By Margarita Antidze
TBILISI (Reuters) - Georgian President Mikheil Saakashvili vowed to punish those responsible for torturing and raping prisoners, after a video of abuse in a jail sparked angry street protests two weeks before a parliamentary election.
The demonstrations erupted in the capital Tbilisi on Tuesday night after footage of the torture was shown on pro-opposition television channels. Thousands of people joined the protests on Wednesday, blocking two main streets and calling for the resignation of senior ministers.
The government said the video had been staged and recorded by guards who had been bribed by "politically motivated persons".
The prosecutor's office said 10 people had been arrested including the head of the prison in Tbilisi, two deputies and a number of guards. The prisons minister said she was resigning.
"Tonight, I tell all the victims of these inhuman actions and the whole nation that the Georgia we have built and we are all building together shall not and will not tolerate such behavior - in its prisons or anywhere else," Saakashvili said in a statement issued in the early hours of Wednesday.
"Those who committed these crimes will spend long years in jail, as will those who bribed guards to stage these horrors and film them," he said.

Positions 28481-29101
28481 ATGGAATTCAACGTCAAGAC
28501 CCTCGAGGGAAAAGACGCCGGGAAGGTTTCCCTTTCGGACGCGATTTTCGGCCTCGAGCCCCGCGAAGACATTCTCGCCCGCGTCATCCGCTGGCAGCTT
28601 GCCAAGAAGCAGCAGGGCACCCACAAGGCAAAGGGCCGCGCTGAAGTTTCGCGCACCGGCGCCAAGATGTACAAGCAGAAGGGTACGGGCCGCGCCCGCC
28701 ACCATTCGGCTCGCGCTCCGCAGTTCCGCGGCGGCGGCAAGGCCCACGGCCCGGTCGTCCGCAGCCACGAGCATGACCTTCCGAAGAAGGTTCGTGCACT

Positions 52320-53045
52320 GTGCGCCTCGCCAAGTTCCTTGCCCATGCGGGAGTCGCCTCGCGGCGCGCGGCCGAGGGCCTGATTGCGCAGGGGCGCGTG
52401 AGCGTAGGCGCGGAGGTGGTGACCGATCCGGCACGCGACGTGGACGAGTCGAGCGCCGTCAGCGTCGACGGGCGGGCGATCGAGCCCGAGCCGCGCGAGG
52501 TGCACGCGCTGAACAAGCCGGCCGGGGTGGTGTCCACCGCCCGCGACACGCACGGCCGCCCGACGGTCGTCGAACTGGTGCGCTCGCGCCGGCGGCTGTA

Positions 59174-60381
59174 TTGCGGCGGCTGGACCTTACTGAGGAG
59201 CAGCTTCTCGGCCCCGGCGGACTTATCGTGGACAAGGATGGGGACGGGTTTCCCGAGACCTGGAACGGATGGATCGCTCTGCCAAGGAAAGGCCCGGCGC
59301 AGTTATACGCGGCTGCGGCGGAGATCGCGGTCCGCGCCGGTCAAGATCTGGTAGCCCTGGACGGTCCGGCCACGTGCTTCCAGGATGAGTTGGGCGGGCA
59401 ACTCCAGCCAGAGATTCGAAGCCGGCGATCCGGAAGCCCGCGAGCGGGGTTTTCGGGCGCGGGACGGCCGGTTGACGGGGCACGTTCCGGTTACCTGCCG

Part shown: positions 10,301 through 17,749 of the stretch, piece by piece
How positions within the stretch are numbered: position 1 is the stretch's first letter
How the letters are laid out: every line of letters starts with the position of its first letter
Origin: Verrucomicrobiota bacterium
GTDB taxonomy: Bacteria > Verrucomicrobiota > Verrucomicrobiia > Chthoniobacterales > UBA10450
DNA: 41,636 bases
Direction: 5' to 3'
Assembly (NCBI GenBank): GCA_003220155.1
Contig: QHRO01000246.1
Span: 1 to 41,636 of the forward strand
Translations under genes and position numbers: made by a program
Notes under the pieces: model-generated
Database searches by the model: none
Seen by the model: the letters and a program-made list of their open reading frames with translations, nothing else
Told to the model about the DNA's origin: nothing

Later Saakashvili said radical reforms should be enacted in the former Soviet republic's penitentiary system and ordered patrol policemen to take on prison duties while reforms were worked out.
"This system, the way it is now, should be entirely abolished," Saakashvili said at the meeting with the prime minister, justice minister and prosecutor-general.
The video shows groups of guards beating, punching and humiliating prisoners, and inmates raped with objects. It was screened by two opposition-leaning television channels, one owned by billionaire Bidzina Ivanishvili, whose Georgian Dream coalition is challenging Saakashvili's ruling United National Movement in an October 1 parliamentary election.
Protesters demanded the resignation of the justice and interior ministers and an independent investigation. Some of them chanted: "Misha, go!", referring to Saakashvili.
Similar protests were held in several major towns in Georgia, a transit route for oil and gas supplies across the volatile Caucasus.
A few political leaders, including Ivanishvili, joined the protests, but called for calm ahead of the election.
"Under no circumstances should you start unorganized street protests and under no circumstances should your actions be governed by anger," Ivanishvili said.
Human rights groups and the U.S. Embassy condemned the prisoner abuse and called on the government to conduct a prompt and independent investigation.
Georgian Dream, which unites several opposition parties, has attracted large numbers to its rallies, but still trails the ruling party in opinion polls.
Ivanishvili, 56, has a fortune estimated by Forbes magazine at $6.4 billion. He and other opponents accuse Saakashvili of curbing freedoms and criticize him for leading Georgia into a disastrous war with Russia in August 2008.
(Writing by Margarita Antidze; Editing by Rosalind Russell)
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